Many organizations are now trying to get used with the new restrictions imposed by COVID-19 or even try to transform themselves for the new normal. As part of the transformation process, the measurement matrix becomes one of the most important elements that also needs to be transformed. Read more about the transformation here.

To start preparing your organization for the integrated measurement matric, there are a few elements that need to be prepared. AMEC, through its recent AMEC Global Summit 2020, introduced Barcelona Principles 3.0, a set of seven voluntary guidelines to measure the efficiency of Communications campaign, with key highlights as follows:

The above principles are basically our foundation in conducting integrated measurement properly. From an organization’s point of view, however, there are only four steps that you actually need to complete to start this transformation:

  1. Set a SMART Organizational Goal

Yes, a goal needs to be SMART: Specific, Measurable, Achievable, Realistic, Timely. Otherwise, it will only result in communications activities being all over the place. In addition, it’s also important to differentiate business goals with communications goals. Here’s an example:

Business GoalSMART Communications Goal
Become top of mind in the respective industryIncrease brand awareness among millennials and Gen Z in Java by 70% within a year

To set a SMART goal, simply start by answering these questions:

  • What exactly does your organization want to achieve? What’s the difference between that goal and your current situation?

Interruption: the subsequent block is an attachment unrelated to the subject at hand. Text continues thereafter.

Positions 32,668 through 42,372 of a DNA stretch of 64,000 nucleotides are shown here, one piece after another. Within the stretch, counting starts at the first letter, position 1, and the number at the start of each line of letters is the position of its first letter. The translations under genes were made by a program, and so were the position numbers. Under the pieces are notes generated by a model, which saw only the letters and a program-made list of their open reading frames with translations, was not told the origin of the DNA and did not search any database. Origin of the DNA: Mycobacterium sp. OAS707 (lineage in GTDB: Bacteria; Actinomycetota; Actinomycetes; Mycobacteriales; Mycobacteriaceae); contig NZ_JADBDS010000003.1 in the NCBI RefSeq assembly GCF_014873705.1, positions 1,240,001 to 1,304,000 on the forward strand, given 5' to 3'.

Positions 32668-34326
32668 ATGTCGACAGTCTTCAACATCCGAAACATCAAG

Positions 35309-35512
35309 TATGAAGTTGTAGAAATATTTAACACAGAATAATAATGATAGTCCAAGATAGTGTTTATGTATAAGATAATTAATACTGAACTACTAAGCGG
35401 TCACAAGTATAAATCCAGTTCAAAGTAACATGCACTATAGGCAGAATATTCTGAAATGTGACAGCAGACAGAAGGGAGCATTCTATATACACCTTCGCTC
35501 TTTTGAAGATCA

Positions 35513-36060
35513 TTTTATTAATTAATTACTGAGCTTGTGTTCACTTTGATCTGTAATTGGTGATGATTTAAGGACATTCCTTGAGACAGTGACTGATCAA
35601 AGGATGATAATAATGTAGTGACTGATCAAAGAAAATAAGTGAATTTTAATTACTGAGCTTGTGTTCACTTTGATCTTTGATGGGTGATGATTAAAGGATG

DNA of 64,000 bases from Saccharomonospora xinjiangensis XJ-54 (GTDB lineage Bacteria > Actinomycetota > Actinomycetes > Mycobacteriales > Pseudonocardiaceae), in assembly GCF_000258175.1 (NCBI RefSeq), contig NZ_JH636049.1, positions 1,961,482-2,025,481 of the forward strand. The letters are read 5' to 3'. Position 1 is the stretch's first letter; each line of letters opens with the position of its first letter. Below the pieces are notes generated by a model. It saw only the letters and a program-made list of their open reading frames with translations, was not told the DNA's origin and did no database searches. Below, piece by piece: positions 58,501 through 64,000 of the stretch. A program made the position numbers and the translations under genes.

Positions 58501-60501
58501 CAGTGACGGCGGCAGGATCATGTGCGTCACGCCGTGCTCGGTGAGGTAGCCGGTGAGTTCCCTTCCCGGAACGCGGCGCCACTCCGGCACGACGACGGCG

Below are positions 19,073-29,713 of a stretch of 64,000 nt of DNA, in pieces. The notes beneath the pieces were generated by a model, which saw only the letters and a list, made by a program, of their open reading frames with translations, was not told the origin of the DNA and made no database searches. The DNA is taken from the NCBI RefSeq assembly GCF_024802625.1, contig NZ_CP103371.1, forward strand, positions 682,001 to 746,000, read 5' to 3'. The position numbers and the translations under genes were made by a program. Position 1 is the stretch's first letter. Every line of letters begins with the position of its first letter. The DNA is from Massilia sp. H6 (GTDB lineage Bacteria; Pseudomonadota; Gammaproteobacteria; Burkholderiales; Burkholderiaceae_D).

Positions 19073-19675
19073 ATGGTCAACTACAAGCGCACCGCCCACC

• How will you know when you have reached it?
  • When do you want to reach it?
  1. Break down the Organizational SMART Goal into Divisional SMART Goals

Once the organizational SMART goal is finalized, get each division to define their respective SMART goals and outcomes consistently across channels (paid, earned, shared, owned – PESO). This is important because all divisions need to contribute to the same organizational goal and have their own measurement components.

  1. Agree on the measurement plan

Many times, the measurement plan is not decided prior to the activities. What is agreed is just the communications activities. Only when the activities are rolled out, we are discussing how we can measure the success. As a result, we hardly know the baseline (situation prior to the activities) or miss some components of the measurement.

It is therefore necessary to make measurement planning and get all relevant parties to agree on it prior to the implementation of any communications activities. Some measurement components that need to be agreed on:

  • the KPIs
  • tools and tracking methods
  • benchmark
  1. Have a specific team that focuses in measurement

We understand how complex an organizational structure could be. There are people and divisions in charge of and specialize in different things. They also have different KPIs. To measure effectively, however, an integrated measurement system is needed. This is because a proper measurement needs to collect data and analyze performance consistently across all applicable communication channels from all divisions, including but not limited to:

  • Online and Offline Earned Media Content
  • Owned Social Channels (Twitter, Facebook, Instagram, YouTube, etc.)
  • Owned Websites and Microsites
  • Organic and Paid Search
  • Paid Advertising (Programmatic, Display, etc.)
  • Surveys, Interviews, etc.
  • Events
  • Influencers (Paid and Earned)

A team, which can lead the measurement from each division and integrate it into one matrix is therefore highly needed.

Once you are completing the above four guidelines, you are already on the right track to do your integrated measurement. Reach out to us at should you need a discussion partner.

Do also fill in a questionnaire that can map out your measurement maturity through this link. This is a survey-based diagnostic tool by AMEC, designed to help professionals at any level of sophistication, and from any type of organization, to better plan their measurement and evaluation journey by clearly benchmarking where they are starting from in the process.

Good luck in your journey into measurement. What can be measured can be managed. What does not get measured often dissipates into a flurry of activities signifying nothing.

Written by Karen Kusnadi, Manager.